Pre-war era Zeppelins

The LZ-1 was a short-lied experiment, a "proof of concept" in the sense we give it today. This first Zepelin showed not only it was longer than the French La France but also faster, but it was dismantled nevertheless because of the lack of funds in 1901. The next one, LZ2 was ready by November 1905 and taken out of its hangar to be carried to lake Constance, but it never lifted off. After a second attempt, it flew for some distance but eventually crashed landing in emergency and was damaged beyond repair. The LZ3 of October 1906 was however a fair and unmitigated success, accumulating flight of great duration and eventually purchased by the Army. It was lengthened for the occasion and used for training until being retired in 1913. Both types were assimilated to the "B-Type". In 1908 a C-Type was introduced, LZ-4. This larger craft completed a record 12 hours flight mission, and then 24h endurance flight but it landed because of an engine failure and was destroyed because of strong winds. The LZ5 (May 1909) of the same type also was lost during a storm, severing all its moorings and crashed landed near Weilburg in March 1910, a complete loss. The LZ7 was another military Zeppelin from 1911, of the F type also in civilian use, and named Ersatz Z II. She was used for training and decommissioned on 1st August 1914. Other military Zeppelin prewar included LZ9, 12, 14, up to LZ25 of the H, L and K types. Of these the H type was the most prolific with 6 units.

Zeppelin LZ4 Zeppelin LZ4 gallery and wreck in 1910. Contrary to the awaited effect of such blow, the “Miracle at Echterdingen” took place: The Germans contributed 6 million marks for the construction of a new airship and gave new life to the zeppelin enterprise.

DELAG Zeppelins

LZ6 was the first D-type and also the first to experiment with wireless communication. It was also the first used for passengers by DELAG. It was lost however in a fire in its own hangar of Ooos, near Baden-Baden in September 1910. She was followed by two E-Types, this time not experimental but for regular flights: The LZ7 and LZ8, both of the new E-type in 1910-1911. but both were ill-fated. The first was introduced on 19 June 1910, but one week later, she was damaged beyond repair after crashing during a thunderstorm over the Teutoburg Forest. The second, named Deutschland II to replace the first, named "Deutschland" flew from April to May 1911: She was indeed caught by a strong crosswind while being walked out of the hangar, and so badly damaged she was scrapped afterwards. However the LZ 10 named "Schwalben" introduced on 26 June 1911, was the first true DELAG commercial success, carrying 1,553 passengers in 218 commercial flights. However in June 1912 she caught fire when a strong gust damaged its mooring near Düsseldorf, causing in addition some injuries. The Viktoria Luise or LZ 11 was the first G-Type (only two built, the second was for the military) and was used from 1912 by DELAG until 1914, when she was taken by the German military for conversion to a training airship. She was lost because of massive structural failure in her hangar on 1 October 1915. LZ 13 "Hansa" from 30 July 1912 was DELAG's last prewar airship. She traveled 44,437 km (27,612 mi; 23,994 nmi) in 399 flights. She was also the first to carry passengers outside Germany. She was also personally commanded by Graf von Zeppelin when visiting Denmark and Sweden in September 1912. When the war broke out she was taken over by the German military, served for reconnaissance and training and was decommissioned in the summer 1916.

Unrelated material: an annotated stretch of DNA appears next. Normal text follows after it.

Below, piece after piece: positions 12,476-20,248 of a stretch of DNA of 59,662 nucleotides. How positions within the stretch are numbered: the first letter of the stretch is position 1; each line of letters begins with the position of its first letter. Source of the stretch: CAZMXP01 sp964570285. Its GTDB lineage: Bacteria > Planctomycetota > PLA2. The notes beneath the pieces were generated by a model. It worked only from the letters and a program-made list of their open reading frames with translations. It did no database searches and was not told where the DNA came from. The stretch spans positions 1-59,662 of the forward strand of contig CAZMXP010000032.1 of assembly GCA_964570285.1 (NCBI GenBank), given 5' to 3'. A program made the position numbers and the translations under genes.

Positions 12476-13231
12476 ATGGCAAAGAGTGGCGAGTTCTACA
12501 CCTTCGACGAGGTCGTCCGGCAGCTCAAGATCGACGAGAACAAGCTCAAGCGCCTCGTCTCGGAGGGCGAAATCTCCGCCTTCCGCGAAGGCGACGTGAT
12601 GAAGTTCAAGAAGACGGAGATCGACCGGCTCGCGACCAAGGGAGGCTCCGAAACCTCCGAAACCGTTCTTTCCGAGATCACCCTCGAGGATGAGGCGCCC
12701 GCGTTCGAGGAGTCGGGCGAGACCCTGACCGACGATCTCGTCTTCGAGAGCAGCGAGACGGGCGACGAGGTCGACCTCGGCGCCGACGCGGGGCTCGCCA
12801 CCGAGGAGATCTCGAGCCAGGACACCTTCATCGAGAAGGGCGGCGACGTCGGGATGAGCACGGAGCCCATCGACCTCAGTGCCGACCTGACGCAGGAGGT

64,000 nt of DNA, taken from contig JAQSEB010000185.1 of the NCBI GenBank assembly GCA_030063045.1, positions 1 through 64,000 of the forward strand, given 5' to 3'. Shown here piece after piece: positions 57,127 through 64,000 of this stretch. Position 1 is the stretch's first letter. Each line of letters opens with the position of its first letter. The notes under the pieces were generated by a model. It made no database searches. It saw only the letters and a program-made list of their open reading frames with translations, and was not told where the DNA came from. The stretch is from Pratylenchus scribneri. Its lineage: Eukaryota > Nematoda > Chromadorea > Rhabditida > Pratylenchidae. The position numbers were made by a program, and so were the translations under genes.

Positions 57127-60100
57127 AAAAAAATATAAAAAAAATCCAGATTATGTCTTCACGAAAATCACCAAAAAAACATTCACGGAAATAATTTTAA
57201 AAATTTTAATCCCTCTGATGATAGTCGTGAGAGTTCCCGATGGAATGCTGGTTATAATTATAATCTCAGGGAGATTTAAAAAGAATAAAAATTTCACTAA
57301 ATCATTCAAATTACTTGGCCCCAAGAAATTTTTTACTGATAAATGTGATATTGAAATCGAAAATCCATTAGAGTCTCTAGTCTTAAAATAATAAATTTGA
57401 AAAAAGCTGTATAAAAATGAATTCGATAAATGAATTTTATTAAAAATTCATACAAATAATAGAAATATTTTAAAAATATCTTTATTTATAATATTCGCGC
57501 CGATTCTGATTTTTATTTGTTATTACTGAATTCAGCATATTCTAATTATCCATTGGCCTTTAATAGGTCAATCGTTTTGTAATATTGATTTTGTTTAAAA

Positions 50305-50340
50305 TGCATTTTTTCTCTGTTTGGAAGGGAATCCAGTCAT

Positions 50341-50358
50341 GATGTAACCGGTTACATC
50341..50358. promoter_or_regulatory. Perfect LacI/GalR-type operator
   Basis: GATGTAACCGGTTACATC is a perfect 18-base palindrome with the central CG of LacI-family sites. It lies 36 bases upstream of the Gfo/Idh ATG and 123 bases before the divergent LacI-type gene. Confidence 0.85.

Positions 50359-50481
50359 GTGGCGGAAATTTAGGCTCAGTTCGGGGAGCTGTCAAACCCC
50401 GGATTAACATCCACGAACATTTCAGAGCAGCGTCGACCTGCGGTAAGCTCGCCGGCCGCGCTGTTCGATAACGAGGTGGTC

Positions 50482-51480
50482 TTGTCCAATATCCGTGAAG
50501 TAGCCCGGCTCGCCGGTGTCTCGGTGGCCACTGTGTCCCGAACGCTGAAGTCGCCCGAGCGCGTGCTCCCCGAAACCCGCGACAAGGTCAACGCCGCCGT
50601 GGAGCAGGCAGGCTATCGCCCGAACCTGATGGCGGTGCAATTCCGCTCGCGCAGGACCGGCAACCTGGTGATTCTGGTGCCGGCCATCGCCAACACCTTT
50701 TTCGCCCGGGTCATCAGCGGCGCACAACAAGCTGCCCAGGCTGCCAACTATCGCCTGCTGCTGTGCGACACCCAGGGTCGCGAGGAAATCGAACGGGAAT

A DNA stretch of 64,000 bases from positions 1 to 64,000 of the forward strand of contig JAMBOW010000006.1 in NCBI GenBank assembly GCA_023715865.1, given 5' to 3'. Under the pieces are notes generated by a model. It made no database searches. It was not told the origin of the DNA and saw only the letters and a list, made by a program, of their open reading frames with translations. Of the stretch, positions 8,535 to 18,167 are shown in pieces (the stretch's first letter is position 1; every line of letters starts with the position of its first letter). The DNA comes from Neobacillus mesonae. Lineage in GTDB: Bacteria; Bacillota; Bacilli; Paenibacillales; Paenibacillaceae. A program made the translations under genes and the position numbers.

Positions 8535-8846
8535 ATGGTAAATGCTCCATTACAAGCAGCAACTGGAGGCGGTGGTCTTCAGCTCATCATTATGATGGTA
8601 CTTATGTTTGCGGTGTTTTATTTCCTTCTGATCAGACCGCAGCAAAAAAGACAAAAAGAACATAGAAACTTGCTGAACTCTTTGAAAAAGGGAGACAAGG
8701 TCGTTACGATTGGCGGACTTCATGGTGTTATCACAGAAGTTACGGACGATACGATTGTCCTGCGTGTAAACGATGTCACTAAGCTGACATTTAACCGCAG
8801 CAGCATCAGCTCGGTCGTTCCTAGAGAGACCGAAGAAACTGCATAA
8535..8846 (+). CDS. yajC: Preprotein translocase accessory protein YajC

LZ 13 hansa LZ 13 "Hansa", a G-Type served with DELAG and was its most successful airship. Luck went on in Army service later without incident and she was retired in 1916.

Wartime Zeppelins

The serie went on with the single N-Type LZ 26 (tactical id Z XII), a successful bomber that made 11 attacks in Northern France and the Eastern front. She dropped a total of 20,000 kgs (44,000 lb) and later an additional 9,000 kg (20,000 lb) on the Warsaw to Petrograd trunk railway line and was able to carry 3,000 kg (6,600 lb) at each flight. The next large wartime serie was the M-Type (11 built), already started before the war, with LZ24 (see later). There were only two O-Types, but 22 P-Types, 12 Q-Types. The R-Type was also called the "Super-Zeppelin" class, with a volume of 55,200 m3. They were able to carry 2350 kgs (5200 lb) of bombs and more. 17 were built, the last was LZ90 in 1917. Meanwhile, Zeppelin engineers worked on the S-Type (2), Height-Climber S class, with a lightened structure to improve maximum altitude. The years 1917-1918 saw several smaller-scale classes with the T-type (2), U-Type (5), V-Type (10), W-Type (2 which saw service in the Mediterranean) and the X-Type (3) which was to be the last wartime Zeppelin ever.

LZ 50 LZ 89 (L50), one of the many R-Type which performed 5 reconnaissance missions and 2 raids over UK, just ran out of fuel on 20 October 1917. Her crew attempted a landing, but the control car was torn off near Danmartin in the process. Without any control, she was eventually blown over the Mediterranean, five crew members staying on board.


Between 250,000 cows to 2.5 million cows to make bladders.

Classes of Zeppelin Airships

M-Class (1914)

L6 and L11 in 1915